There Are Various Opinions As To The Amount Of Learning Which
Constitutes Education, And At Some Of The Government Schools The
Native Children Are Crammed With Useless Nonsense, Which, By
Raising Them Above Their Natural Position, Totally Unfits Them
For Their Proper Sphere.
This is what the government calls
education; and the same time and expense thus employed in
teaching a few would educate treble the number in plain English.
It is too absurd to hear the arguments in favor of mathematics,
geography, etc., etc., for the native children, when a large
proportion of our own population in Great Britain can neither
read nor write.
The great desideratum in native education is a thorough knowledge
of the English tongue, which naturally is the first stone for any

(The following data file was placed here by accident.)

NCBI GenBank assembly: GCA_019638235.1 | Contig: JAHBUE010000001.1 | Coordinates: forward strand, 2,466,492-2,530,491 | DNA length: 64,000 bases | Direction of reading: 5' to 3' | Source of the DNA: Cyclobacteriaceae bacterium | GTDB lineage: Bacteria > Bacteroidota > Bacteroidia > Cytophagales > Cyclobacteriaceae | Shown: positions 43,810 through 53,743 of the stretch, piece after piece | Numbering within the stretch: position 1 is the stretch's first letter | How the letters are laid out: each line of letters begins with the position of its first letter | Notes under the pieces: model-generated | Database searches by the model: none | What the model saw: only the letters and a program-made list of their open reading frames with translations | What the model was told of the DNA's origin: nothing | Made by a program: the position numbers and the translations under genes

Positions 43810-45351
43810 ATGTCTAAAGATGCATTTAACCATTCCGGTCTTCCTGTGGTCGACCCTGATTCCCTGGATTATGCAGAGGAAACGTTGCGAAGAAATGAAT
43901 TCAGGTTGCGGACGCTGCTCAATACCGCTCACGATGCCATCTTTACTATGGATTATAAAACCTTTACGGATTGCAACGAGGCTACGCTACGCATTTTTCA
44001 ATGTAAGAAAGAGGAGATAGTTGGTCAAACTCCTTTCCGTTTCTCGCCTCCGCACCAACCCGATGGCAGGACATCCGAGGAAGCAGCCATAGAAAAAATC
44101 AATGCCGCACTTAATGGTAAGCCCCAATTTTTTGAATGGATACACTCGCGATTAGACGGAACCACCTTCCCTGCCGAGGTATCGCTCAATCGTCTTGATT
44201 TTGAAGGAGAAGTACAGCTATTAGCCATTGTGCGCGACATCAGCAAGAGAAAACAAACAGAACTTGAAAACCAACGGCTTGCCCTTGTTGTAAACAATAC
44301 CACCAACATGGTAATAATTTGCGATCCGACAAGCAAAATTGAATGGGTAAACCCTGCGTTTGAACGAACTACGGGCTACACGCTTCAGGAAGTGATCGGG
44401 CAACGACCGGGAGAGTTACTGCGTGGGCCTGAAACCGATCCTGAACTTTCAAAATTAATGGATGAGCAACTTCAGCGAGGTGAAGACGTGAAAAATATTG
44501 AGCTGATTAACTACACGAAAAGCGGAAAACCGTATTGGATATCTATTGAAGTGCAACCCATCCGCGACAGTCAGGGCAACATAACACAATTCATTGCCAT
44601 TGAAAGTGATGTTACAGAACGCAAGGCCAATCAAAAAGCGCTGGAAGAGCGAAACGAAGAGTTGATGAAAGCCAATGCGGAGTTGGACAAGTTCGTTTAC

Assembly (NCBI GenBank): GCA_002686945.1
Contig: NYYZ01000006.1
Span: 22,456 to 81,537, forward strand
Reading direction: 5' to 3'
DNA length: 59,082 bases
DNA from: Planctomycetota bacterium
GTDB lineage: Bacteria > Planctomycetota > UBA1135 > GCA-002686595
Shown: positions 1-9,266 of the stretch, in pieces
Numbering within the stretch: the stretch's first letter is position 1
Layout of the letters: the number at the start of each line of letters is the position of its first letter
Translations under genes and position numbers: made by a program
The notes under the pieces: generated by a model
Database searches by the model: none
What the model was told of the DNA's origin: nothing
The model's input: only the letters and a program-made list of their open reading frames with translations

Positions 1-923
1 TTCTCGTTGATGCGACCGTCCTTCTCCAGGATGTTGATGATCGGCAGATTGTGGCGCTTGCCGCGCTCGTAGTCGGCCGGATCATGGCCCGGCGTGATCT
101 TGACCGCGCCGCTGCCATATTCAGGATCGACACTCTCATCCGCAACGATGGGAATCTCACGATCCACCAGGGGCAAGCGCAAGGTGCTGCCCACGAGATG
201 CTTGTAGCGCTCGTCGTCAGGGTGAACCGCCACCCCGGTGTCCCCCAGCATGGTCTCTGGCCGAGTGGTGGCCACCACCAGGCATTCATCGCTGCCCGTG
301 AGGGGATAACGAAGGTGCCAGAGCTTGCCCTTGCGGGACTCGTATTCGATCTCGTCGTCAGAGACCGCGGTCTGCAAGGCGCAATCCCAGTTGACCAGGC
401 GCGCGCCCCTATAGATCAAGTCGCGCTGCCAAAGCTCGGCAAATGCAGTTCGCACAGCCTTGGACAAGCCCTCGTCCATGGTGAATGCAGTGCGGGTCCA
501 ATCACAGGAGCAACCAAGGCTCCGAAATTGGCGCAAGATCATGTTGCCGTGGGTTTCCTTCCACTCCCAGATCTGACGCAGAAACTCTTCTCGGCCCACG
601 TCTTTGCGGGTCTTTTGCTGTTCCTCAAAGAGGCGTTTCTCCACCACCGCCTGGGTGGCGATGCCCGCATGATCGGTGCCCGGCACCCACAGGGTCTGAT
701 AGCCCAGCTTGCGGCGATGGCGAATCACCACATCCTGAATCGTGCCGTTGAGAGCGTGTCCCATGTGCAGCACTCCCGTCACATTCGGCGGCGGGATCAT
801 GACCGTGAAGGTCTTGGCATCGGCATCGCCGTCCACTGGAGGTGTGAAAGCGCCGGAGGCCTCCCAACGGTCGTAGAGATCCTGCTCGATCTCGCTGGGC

superstructure of more extended learning. This brings them
within the reach of the missionary, not only in conversation, but
it enables them to benefit by books, which are otherwise useless.
It lessens the distance between the white man and the black, and
an acquaintance with the English language engenders a taste for
English habits. The first dawn of civilization commences with a
knowledge of our language. The native immediately adopts some
English customs and ideas, and drops a corresponding number of
his own. In fact, he is a soil fit to work up on, instead of
being a barren rock as hitherto, firm in his own ignorance and
In the education of the rising native generation lies the hope of
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